CONFIRMED: Water on Mars

TUCSON, July 31 (UPI) — Scientists confirmed Thursday that water, considered an essential building block of life, does indeed exist on the planet Mars.An analysis of a soil sample collected by the Phoenix lander detected traces of water, which exists as ice just below the red soil on the Martian surface.

“We’ve seen evidence for this water ice before in observations by the Mars Odyssey orbiter and in disappearing chunks observed by Phoenix last month,” scientist William Boynton said in a written statement released by NASA and the Jet Propulsion Lab, “but this is the first time Martian water has been touched and tasted.”

Boynton is lead scientist for the Thermal and Evolved-Gas Analyzer team based at the University of Arizona.

Details of the composition of the water were not immediately released. The sample came from a 2-inch deep trench carefully carved by the lander’s robotic arm.

The presence of water is one of more dramatic discoveries made by the Phoenix since it touched down on Mars near the pole May 24. NASA announced it had secured funding to extend the Phoenix mission through Sept. 30.

More here: http://phoenix.lpl.arizona.edu/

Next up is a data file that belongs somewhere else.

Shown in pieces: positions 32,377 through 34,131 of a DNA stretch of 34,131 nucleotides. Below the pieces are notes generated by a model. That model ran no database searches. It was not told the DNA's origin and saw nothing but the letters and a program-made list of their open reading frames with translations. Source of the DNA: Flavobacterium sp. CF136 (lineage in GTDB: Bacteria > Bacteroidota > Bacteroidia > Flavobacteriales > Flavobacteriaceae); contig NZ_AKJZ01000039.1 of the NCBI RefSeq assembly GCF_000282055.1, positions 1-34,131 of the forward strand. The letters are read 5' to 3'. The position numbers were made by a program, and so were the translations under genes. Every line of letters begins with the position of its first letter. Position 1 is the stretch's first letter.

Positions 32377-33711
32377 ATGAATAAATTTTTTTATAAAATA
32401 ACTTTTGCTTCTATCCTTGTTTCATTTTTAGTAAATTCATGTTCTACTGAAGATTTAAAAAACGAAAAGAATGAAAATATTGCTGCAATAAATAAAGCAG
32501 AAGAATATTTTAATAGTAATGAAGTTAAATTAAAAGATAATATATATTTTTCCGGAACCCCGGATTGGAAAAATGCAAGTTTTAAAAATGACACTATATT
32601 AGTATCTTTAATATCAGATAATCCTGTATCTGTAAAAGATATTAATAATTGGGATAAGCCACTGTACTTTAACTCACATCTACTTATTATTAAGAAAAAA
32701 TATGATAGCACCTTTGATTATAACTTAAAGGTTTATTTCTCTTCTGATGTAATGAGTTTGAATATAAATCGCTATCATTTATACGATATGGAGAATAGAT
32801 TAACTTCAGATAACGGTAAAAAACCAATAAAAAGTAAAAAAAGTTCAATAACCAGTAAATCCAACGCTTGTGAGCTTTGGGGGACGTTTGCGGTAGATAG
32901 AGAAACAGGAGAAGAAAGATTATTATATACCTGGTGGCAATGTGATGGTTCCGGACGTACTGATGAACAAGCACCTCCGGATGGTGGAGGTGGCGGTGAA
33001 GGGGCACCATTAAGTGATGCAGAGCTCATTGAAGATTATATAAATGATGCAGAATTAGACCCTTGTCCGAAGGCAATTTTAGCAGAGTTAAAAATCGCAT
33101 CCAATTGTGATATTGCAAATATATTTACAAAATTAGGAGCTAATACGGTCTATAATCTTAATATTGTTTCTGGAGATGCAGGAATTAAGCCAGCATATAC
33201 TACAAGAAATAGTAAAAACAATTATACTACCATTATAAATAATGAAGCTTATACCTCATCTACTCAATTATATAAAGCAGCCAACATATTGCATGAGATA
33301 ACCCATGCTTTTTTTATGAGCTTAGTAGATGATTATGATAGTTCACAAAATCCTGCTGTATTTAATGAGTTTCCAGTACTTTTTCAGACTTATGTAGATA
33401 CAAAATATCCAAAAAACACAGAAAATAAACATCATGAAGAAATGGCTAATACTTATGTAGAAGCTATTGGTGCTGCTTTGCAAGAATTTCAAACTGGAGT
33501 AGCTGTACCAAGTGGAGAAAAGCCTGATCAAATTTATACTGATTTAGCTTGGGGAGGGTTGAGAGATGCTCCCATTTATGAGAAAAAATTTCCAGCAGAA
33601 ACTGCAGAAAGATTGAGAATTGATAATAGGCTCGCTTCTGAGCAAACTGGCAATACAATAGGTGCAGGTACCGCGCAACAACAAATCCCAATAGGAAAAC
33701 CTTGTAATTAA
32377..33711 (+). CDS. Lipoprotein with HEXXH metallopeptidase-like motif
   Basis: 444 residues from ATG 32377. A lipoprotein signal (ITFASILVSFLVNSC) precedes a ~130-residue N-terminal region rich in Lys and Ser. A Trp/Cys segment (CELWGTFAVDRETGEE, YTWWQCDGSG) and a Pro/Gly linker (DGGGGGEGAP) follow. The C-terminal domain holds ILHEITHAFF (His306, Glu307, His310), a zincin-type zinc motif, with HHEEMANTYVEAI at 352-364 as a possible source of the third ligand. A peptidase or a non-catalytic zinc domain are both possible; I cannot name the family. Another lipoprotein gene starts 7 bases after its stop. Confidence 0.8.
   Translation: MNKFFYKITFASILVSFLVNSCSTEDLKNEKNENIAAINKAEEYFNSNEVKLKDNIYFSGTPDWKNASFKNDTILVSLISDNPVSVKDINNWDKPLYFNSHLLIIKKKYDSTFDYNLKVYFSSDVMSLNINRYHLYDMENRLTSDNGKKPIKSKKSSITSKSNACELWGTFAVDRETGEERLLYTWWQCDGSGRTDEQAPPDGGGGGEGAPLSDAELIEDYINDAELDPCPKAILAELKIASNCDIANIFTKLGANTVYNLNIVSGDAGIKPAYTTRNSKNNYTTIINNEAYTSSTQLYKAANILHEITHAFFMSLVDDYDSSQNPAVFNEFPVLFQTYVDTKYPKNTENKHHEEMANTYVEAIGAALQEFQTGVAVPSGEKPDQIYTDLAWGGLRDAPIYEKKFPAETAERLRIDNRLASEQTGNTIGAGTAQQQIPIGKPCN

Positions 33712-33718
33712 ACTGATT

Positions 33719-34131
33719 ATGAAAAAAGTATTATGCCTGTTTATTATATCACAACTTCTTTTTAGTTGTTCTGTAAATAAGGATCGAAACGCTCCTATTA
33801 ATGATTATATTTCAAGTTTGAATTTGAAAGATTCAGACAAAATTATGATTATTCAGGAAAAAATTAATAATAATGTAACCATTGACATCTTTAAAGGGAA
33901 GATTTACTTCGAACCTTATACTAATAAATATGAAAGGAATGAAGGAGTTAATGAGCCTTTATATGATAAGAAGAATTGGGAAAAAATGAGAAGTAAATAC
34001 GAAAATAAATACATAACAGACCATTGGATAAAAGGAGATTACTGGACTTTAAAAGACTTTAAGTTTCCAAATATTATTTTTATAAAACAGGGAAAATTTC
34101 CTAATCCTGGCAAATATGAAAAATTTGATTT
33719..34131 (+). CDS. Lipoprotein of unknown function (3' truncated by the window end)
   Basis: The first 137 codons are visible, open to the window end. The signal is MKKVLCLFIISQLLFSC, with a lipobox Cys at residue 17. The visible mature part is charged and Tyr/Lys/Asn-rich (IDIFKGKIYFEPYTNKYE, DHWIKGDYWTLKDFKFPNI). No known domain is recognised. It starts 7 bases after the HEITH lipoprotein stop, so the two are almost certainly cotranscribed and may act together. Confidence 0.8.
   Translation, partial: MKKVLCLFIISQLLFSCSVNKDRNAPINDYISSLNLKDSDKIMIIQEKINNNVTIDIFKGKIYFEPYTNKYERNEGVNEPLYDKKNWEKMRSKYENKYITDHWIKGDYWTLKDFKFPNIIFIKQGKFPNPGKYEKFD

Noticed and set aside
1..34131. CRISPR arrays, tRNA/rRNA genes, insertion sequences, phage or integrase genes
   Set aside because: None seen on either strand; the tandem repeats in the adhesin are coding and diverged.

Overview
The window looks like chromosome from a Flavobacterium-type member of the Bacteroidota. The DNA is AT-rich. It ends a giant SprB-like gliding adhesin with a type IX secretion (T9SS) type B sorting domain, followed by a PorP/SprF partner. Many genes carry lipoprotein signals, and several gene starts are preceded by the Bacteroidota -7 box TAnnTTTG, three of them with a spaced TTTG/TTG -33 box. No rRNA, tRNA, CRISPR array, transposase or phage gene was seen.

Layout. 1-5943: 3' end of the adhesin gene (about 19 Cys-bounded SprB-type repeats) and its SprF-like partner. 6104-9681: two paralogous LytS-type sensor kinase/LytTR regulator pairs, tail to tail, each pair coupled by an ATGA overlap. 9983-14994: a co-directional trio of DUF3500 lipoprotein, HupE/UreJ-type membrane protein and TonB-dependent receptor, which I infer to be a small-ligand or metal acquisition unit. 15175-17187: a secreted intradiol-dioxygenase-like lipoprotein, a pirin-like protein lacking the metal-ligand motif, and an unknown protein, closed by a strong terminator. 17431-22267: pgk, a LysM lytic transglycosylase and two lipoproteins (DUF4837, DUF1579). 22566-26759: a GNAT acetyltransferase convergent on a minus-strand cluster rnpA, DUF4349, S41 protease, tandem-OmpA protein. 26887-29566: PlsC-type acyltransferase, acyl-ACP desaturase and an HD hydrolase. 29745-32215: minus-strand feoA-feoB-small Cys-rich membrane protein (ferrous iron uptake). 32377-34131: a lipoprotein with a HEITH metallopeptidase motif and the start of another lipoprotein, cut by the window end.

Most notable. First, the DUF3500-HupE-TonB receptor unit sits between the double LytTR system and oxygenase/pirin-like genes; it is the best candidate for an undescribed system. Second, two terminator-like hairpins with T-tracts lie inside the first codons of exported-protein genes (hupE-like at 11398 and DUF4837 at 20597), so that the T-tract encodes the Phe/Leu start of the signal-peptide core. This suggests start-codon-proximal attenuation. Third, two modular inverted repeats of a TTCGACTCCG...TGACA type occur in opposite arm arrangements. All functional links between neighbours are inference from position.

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54 thoughts on “CONFIRMED: Water on Mars

  1. Anthony –
    Since there has been so much discussion of predictive modeling (like that used to support the recent Supreme Court decision) I thought this post by Steve M would be a good point for discussion. It is, of course, unrelated to the Martian Ice. (Marvin the Martian keeps it frozen, because liquid water would cause an army to sprout… 😉
    http://www.climateaudit.org/?p=3361
    This should be a major discussion point in EPA rule making…

  2. Water on the desert planet. Yes, but it’s still cold as hell!
    Don’t see Mars becoming a tourist hot spot any time soon.
    Congrats to NASA, JPL, & the fine folk at Arizona for all that well done hard work.

  3. Well, NASA and the press have been saying for weeks that they have “evidence” for water on Mars based upon the disappearing chunks. But disappearing chunks is only evidence of something disappearing. It was just a theory that the something was water. I’m glad they finally confirmed it with real tests, but it shows the same confusion between theory and fact that plagues science in general and global warming theory in particular.
    Of course, we’ve known that there is water in comets for a long time, so I fail to see why this is such a “dramatic” discovery. It’s not the first time we’ve discovered water that’s not on the earth. It’s really all about trying to find little green men. And they virtually equate the discovery of extraterrestrial water with extraterrestrial life. I mean, you can’t find a single press release about the discovery of water without mentioning that it’s probably necessary for life. They haven’t been able to find signs of ET so they continually talk about the “water necessary for life” and “earth-like planets”. SETI isn’t dead – it’s about all that NASA does these days when they’re not manipulating climate data.